People try all kinds of crazy things to be healthy -- both for them and their families. But here's a radical solution: eat with the people you love in your life. Take your time. Talk. Need data? Schoolchildren whose families ate dinner together every night ate 1.6 more servings of fruits and vegetables each day compared with those whose families never ate together.
In addition, parents who ate fruits and vegetables every day and who cut them up for their children had kids who ate more of them (P=0.001 for both), the researchers reported online in the Journal of Epidemiology & Community Health. Common problems often have common solutions. They're not sexy solutions, so we tend to overlook, dismiss, and just blow them off. We think, "How could the key to 'getting my children to eat better' be this simple"? But my question is, "How could the solution be this simple, and so many families still miss it"?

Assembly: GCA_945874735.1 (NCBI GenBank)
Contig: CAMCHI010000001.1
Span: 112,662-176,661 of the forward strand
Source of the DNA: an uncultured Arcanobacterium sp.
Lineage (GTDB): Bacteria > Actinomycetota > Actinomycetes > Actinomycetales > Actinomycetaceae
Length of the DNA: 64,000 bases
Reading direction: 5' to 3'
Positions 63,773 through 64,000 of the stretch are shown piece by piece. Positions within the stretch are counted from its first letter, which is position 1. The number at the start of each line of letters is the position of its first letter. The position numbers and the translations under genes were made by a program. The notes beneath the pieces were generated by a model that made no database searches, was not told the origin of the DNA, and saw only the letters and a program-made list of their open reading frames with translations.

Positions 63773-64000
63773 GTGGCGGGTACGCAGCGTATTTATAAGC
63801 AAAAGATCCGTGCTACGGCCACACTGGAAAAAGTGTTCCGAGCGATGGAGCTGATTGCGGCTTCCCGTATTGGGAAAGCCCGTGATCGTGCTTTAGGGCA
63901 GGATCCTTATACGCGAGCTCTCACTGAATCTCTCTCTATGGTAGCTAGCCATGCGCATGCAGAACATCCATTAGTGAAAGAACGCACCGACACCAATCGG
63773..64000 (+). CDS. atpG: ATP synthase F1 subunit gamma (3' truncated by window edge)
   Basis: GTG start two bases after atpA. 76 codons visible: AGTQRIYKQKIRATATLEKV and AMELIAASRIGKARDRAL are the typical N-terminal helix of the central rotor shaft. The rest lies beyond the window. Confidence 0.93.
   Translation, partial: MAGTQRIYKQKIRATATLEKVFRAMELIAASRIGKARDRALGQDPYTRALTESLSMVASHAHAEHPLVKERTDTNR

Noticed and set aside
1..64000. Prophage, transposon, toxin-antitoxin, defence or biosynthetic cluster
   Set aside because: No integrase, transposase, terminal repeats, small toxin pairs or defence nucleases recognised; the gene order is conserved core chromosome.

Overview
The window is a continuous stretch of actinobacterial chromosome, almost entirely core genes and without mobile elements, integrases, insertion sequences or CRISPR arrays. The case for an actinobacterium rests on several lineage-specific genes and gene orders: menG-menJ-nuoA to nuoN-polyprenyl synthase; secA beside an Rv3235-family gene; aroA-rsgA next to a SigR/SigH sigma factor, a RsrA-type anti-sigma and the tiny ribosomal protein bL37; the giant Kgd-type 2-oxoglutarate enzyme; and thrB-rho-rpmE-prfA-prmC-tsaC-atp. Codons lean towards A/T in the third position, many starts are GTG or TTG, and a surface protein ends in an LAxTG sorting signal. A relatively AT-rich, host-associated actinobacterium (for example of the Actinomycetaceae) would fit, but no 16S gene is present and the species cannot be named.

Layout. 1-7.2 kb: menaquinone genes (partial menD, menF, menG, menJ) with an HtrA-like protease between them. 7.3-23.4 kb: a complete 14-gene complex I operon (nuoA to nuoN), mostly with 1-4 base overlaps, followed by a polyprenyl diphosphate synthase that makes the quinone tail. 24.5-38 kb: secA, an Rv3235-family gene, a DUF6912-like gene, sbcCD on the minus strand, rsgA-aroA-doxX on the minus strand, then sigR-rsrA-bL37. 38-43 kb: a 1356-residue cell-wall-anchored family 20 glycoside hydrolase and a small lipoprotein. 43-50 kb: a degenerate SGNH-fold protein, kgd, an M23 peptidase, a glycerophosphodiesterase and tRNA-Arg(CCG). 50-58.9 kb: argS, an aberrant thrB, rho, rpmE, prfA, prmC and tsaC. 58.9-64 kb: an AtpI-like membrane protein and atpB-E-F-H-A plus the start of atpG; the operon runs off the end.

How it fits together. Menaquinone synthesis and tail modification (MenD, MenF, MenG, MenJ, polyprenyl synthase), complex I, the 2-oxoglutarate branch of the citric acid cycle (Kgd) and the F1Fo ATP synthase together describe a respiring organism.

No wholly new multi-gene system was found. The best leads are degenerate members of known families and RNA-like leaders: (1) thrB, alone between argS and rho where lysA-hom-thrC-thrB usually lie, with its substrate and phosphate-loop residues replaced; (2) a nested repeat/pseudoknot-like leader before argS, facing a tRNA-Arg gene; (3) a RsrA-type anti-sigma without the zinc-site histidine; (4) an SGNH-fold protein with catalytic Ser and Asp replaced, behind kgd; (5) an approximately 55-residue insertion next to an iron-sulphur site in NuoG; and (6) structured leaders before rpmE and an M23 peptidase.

After adjustment for age, sex, ethnicity, and a measure of deprivation, children from families that reported "always" eating a family meal together ate, on average, 125 more grams of fruits and vegetables compared with those from families that "never" ate a meal together. Eating a family meal together "sometimes" was associated with consumption of 95 grams more.
Children whose parents ate fruits and vegetables every day ate 88 grams of fruits or vegetables more than those who parents rarely or never ate the foods. Having a parent who cut up the fruits and vegetables was associated with consumption of 44 grams more each day.